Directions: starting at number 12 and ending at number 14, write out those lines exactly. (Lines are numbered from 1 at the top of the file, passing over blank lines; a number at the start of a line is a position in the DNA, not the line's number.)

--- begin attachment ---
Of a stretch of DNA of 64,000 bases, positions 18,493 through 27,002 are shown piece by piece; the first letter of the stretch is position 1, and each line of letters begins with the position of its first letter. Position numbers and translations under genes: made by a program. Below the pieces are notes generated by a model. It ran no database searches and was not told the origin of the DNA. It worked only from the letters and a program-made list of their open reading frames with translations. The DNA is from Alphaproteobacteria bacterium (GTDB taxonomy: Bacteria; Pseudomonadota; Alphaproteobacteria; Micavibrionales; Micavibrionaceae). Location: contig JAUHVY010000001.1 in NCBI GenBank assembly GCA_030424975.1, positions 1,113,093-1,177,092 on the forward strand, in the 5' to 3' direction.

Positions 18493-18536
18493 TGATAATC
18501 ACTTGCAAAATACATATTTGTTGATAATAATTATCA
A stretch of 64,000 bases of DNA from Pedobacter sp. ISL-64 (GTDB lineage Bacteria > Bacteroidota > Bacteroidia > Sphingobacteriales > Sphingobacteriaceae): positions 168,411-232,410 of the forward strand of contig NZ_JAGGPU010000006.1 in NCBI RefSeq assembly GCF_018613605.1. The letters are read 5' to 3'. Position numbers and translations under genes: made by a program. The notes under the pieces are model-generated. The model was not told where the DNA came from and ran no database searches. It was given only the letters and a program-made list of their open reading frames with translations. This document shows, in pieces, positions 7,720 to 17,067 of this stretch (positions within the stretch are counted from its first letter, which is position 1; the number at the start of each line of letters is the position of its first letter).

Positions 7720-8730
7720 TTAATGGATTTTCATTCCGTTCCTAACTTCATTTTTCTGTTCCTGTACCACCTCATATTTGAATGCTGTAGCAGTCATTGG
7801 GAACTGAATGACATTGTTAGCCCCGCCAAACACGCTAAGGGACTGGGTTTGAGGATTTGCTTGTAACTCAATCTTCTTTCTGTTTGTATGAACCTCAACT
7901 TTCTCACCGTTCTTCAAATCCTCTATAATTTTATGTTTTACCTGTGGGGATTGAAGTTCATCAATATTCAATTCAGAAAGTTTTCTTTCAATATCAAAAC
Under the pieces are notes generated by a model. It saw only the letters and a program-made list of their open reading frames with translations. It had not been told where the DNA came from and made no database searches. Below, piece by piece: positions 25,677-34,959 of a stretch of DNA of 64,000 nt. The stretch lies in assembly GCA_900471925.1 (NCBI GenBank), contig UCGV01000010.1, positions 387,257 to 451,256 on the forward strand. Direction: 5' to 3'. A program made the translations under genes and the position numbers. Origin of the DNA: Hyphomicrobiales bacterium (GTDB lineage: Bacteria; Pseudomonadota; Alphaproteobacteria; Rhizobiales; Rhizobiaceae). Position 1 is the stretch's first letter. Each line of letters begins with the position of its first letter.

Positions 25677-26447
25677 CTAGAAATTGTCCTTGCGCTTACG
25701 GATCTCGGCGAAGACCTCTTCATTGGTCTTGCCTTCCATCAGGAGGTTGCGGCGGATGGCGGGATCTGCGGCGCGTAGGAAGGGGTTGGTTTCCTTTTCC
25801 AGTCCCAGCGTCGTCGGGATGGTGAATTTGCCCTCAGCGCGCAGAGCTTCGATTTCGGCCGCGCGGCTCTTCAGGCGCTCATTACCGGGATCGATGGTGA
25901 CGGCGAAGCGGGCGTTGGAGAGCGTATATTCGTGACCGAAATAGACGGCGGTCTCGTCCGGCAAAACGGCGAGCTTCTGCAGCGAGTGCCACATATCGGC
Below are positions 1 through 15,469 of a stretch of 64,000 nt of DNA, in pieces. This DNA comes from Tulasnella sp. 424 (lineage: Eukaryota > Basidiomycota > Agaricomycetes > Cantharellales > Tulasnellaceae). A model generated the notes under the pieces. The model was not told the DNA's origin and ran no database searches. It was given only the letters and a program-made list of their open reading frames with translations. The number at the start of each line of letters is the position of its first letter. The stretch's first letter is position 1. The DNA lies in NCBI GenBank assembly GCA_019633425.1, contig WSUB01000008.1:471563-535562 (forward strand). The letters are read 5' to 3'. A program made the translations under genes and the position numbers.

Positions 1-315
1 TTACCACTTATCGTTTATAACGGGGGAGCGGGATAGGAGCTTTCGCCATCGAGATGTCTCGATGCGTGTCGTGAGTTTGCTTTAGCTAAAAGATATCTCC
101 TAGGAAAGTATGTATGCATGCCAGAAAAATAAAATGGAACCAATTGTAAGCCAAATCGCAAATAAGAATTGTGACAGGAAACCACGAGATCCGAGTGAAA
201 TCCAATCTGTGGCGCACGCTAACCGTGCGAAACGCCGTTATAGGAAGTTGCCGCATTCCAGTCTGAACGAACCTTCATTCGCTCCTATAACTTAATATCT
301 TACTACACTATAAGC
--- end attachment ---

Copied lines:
25677 CTAGAAATTGTCCTTGCGCTTACG
25701 GATCTCGGCGAAGACCTCTTCATTGGTCTTGCCTTCCATCAGGAGGTTGCGGCGGATGGCGGGATCTGCGGCGCGTAGGAAGGGGTTGGTTTCCTTTTCC
25801 AGTCCCAGCGTCGTCGGGATGGTGAATTTGCCCTCAGCGCGCAGAGCTTCGATTTCGGCCGCGCGGCTCTTCAGGCGCTCATTACCGGGATCGATGGTGA